Hours after President Donald Trump signed a new COVID-19 stimulus package Sunday night, Brock Blake started seeing a wave of new interest in Paycheck Protection Program loans.
“There’s definitely appetite,” said the CEO of Lendio, a small business loan broker that matches companies with lenders. “Small business owners are in a very difficult spot.”
Still, as the U.S. Department of Treasury and Small Business Administration work out the details on how to get more relief money out there, Blake hopes they’ll take time to get it right.
“I realize that every day is critical right now, with business owners needing capital,” said Blake, whose company shepherded $8 billion to 100,000 businesses during initial rounds of Paycheck Protection Program funding. “But last time, the first few days were such a disaster that no one knew what they were doing, and there was very little guidance. ... I hope that now that we’ve all gone through this once, we’ve had some key learnings, and I hope that they will map out all of the guidance straight up, up front, even if it takes a couple of extra days.”
With the end of 2020 at hand, timing remains a big question about the $900 billion stimulus package, which will provide $600 checks for many Americans and $284 billion in small business loans.
The law stipulates that the Treasury disperse the funds “as rapidly as possible.” In the case of the $600 payments, that means no later than Jan. 15. Those who are signed up for direct deposits from the Internal Revenue Service could see them in the next week; those who got them by mail last time will have to wait a little longer. (The IRS created a tool this spring to sign up for direct deposit, but it’s currently down for maintenance as the office prepares for the rush of payments.)
Those who don’t receive a payment — but believe they were entitled to one — will be able to claim what’s called a “recovery rebate” on their upcoming 1040 tax forms. That applies both to last spring’s payments ($1,200 per person, $2,400 per couple, plus dependents) and the new payments ($600 per person, $1,200 per couple, plus dependents).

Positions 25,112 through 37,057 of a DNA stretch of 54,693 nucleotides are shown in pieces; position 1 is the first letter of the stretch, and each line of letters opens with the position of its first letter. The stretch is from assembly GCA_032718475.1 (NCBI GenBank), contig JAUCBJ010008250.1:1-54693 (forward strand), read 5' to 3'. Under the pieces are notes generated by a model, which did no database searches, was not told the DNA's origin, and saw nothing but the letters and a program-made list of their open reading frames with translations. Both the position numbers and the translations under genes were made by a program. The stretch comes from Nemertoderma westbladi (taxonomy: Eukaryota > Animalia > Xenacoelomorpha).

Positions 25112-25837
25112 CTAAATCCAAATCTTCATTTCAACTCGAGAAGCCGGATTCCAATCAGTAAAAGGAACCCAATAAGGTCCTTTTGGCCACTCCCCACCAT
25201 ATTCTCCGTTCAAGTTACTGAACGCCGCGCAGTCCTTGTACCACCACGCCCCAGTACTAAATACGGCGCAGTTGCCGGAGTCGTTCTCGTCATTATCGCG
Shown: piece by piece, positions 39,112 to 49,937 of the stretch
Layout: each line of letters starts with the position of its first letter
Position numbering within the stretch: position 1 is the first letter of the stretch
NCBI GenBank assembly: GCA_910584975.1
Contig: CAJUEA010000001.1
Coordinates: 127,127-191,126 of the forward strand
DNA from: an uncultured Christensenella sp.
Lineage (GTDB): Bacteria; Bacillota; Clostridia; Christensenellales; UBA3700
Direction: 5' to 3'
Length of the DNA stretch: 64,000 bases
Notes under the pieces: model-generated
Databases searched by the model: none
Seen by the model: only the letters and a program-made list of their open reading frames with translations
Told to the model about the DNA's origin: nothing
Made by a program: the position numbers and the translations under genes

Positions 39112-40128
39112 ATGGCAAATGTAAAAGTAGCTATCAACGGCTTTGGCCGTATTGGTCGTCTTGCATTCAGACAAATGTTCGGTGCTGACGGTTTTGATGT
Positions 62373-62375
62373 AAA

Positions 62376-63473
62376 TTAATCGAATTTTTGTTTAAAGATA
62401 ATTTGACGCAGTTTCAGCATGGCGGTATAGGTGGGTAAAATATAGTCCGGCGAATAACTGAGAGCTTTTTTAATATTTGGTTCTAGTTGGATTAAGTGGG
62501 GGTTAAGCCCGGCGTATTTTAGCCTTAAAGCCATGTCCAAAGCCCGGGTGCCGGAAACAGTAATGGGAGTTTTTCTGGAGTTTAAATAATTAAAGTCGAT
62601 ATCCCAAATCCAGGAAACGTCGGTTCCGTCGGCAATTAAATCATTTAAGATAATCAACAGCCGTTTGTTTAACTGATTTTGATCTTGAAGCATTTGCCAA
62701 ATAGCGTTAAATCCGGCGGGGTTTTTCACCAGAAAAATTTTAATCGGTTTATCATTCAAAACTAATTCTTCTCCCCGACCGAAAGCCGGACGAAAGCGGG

For Paycheck Protection Program loans, the Small Business Administration has 10 days from Trump’s signature to create and clarify new guidance and applications. That would be around Jan. 6.
Blake said Lendio is already collecting applications for first-time borrowers, and expects the first money to trickle through around Jan. 10. Those seeking a “second draw” loan will have to wait a little longer. Either way, companies will have to incorporate new federal requirements, including proof that their business declined by at least 25 percent from one quarter in 2019 to the same quarter in 2020.
“Even though we’re gathering the applications, we’re not submitting them to the SBA yet for approval,” Blake said. “We’re gathering them and queuing them, and as soon as they give us the green light, then we’ll submit them.”
The new law also extends through 2021 a few time-sensitive stipulations of the Coronavirus Aid, Relief and Economic Stimulus (CARES) Act.
For example, the CARES Act increased the cap on allowable charitable tax deductions throughout 2020, giving people the ability to deduct donations worth up to 100 percent of their adjusted gross income (compared to 60 percent in previous years). It also allowed non-itemizers to deduct up to $300 per person, a rule that did not previously exist. Both rules have now been extended into 2021, which means people who give before New Year’s and after should be able to claim those deductions both this year and next.
“A lot of people do need that $600, but there are a lot of people who don’t necessarily need it,” said financial planner Chuck Lewandowski of Lutz. “Now you can use that money, if you’re charitably inclined, to get a deduction on the top end of your tax returns.”
Even before the new stimulus package, that tax break had paid dividends for numerous charities. American Stage Theater Company in St. Petersburg has seen triple the number of charitable donors from 2019 to 2020, in part because of the CARES Act provision, said artistic director Stephanie Gularte.
“We’re seeing significant increases over previous years’ end-of-year giving,” Gularte said. “A lot of people are wanting to give inside the tax year.”